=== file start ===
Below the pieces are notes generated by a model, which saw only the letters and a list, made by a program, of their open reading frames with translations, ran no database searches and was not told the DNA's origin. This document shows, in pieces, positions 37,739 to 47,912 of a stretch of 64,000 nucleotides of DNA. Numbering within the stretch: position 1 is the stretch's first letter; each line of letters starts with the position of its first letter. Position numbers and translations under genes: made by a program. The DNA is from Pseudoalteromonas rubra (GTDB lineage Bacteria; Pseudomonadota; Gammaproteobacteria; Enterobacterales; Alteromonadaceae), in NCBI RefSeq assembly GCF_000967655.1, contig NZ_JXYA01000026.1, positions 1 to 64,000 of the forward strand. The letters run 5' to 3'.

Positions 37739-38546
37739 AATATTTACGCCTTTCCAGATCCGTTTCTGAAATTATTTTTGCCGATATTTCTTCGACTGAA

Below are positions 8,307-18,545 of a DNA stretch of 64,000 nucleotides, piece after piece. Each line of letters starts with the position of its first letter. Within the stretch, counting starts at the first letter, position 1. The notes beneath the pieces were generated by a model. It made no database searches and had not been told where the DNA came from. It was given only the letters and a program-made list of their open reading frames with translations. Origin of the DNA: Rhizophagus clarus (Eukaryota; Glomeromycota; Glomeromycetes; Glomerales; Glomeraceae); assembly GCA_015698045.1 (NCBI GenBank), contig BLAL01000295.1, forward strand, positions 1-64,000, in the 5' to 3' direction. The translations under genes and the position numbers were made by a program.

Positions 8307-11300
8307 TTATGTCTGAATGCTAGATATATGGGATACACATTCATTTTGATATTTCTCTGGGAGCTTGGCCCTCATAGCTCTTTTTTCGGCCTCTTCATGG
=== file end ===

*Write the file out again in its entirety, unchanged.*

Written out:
Below the pieces are notes generated by a model, which saw only the letters and a list, made by a program, of their open reading frames with translations, ran no database searches and was not told the DNA's origin. This document shows, in pieces, positions 37,739 to 47,912 of a stretch of 64,000 nucleotides of DNA. Numbering within the stretch: position 1 is the stretch's first letter; each line of letters starts with the position of its first letter. Position numbers and translations under genes: made by a program. The DNA is from Pseudoalteromonas rubra (GTDB lineage Bacteria; Pseudomonadota; Gammaproteobacteria; Enterobacterales; Alteromonadaceae), in NCBI RefSeq assembly GCF_000967655.1, contig NZ_JXYA01000026.1, positions 1 to 64,000 of the forward strand. The letters run 5' to 3'.

Positions 37739-38546
37739 AATATTTACGCCTTTCCAGATCCGTTTCTGAAATTATTTTTGCCGATATTTCTTCGACTGAA

Below are positions 8,307-18,545 of a DNA stretch of 64,000 nucleotides, piece after piece. Each line of letters starts with the position of its first letter. Within the stretch, counting starts at the first letter, position 1. The notes beneath the pieces were generated by a model. It made no database searches and had not been told where the DNA came from. It was given only the letters and a program-made list of their open reading frames with translations. Origin of the DNA: Rhizophagus clarus (Eukaryota; Glomeromycota; Glomeromycetes; Glomerales; Glomeraceae); assembly GCA_015698045.1 (NCBI GenBank), contig BLAL01000295.1, forward strand, positions 1-64,000, in the 5' to 3' direction. The translations under genes and the position numbers were made by a program.

Positions 8307-11300
8307 TTATGTCTGAATGCTAGATATATGGGATACACATTCATTTTGATATTTCTCTGGGAGCTTGGCCCTCATAGCTCTTTTTTCGGCCTCTTCATGG